To maintain isolation and control over the purity of a particular variety, it may become necessary to cage a plant and pollinate it by hand, to avoid cross-pollination from neighbors, farm crops or volunteer plants in the area. Many times, especially with very popular plants like peppers and melons, hand pollination is the only way to eliminate unwanted hybridization. What are some of your tricks when it comes to isolating special breeds or hand pollinating?
Here are a few tips when it comes to isolating and pollinating squash blossoms, courtesy of Native Seed/Search, a regional seed bank in Tucson, Arizona, where Painted Desert Seed Co. is a member.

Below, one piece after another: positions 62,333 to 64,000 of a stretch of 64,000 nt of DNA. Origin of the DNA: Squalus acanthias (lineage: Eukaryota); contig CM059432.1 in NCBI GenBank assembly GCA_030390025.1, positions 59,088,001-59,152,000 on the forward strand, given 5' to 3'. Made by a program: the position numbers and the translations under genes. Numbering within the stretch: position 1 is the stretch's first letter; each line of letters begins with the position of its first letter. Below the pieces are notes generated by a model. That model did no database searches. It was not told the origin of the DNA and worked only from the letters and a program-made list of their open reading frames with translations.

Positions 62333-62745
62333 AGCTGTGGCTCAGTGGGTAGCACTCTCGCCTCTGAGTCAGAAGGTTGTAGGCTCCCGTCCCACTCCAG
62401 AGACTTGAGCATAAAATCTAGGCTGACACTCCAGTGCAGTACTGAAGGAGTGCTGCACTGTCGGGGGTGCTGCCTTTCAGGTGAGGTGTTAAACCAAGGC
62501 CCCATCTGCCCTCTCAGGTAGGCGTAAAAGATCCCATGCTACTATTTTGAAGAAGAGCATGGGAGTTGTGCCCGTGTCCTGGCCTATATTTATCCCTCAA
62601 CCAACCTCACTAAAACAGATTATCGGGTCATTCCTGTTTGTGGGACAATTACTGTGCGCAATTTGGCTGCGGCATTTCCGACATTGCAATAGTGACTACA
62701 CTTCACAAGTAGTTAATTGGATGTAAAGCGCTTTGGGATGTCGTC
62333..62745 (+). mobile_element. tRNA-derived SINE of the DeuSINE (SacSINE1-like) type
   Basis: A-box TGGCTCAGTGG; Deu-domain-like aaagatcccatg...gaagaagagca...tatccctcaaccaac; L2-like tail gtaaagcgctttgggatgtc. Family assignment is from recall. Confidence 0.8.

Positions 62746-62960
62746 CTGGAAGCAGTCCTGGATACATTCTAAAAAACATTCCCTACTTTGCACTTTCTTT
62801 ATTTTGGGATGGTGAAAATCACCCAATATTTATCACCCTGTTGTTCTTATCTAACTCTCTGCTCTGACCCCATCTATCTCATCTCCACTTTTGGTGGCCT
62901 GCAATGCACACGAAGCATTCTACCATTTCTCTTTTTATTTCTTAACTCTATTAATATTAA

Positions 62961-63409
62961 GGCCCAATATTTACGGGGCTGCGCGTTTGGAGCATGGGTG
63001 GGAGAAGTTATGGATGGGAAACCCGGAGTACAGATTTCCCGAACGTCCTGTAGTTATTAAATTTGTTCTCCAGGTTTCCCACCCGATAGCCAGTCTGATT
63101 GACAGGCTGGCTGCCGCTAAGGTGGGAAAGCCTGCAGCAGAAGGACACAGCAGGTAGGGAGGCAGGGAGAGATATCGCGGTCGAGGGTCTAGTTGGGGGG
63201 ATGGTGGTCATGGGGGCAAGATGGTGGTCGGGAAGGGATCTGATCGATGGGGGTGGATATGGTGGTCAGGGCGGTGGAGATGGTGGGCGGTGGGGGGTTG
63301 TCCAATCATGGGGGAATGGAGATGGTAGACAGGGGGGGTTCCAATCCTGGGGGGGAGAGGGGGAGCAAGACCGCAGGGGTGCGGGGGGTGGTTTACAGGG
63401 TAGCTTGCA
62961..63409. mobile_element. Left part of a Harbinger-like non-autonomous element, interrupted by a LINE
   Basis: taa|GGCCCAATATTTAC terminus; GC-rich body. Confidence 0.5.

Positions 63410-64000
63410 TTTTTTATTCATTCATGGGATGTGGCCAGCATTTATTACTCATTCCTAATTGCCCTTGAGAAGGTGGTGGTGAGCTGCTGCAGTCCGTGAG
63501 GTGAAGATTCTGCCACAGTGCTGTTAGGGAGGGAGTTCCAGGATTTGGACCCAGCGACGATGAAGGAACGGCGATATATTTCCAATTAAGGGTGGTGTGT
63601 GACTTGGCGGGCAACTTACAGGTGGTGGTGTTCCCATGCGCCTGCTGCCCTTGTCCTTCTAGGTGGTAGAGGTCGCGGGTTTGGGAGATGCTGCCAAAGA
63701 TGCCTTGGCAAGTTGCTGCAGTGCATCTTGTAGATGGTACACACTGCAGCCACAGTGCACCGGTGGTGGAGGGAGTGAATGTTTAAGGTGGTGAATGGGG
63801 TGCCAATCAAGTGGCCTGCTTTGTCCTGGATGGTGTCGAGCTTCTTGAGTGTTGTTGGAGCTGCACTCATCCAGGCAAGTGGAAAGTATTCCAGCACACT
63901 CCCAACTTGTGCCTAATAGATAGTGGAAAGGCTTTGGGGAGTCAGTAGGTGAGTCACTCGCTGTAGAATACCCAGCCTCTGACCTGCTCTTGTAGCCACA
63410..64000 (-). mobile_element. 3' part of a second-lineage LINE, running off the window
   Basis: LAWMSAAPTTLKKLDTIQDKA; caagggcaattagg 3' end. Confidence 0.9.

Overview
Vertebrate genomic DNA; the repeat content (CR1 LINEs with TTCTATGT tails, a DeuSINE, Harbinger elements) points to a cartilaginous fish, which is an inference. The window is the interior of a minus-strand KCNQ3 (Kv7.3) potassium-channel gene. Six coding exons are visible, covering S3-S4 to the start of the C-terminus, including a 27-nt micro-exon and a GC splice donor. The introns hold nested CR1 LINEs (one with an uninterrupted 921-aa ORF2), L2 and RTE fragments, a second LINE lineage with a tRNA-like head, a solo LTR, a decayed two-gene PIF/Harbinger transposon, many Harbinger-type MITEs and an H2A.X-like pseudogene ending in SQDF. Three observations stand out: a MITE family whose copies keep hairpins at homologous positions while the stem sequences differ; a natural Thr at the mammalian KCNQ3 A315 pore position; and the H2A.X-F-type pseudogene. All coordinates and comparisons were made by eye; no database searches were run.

One of the most famous farming methods utilized by the indigenous tribal peoples of North America is called The Sisters. Three Sisters Planting refers to corn, providing support for pole beans, which in turn provide nitrogen fixing into the soil for the corn, and ground covering vines such as squash or melons to preserve moisture and provide cooling for the roots of the beans and corn. In the Southwest deserts, another, Fourth Sister joins the Three Sisters: Sunflowers also provide shade and cover from wind, as well as further support for beans and vines. Learn more about Gardening with The Three Sisters here: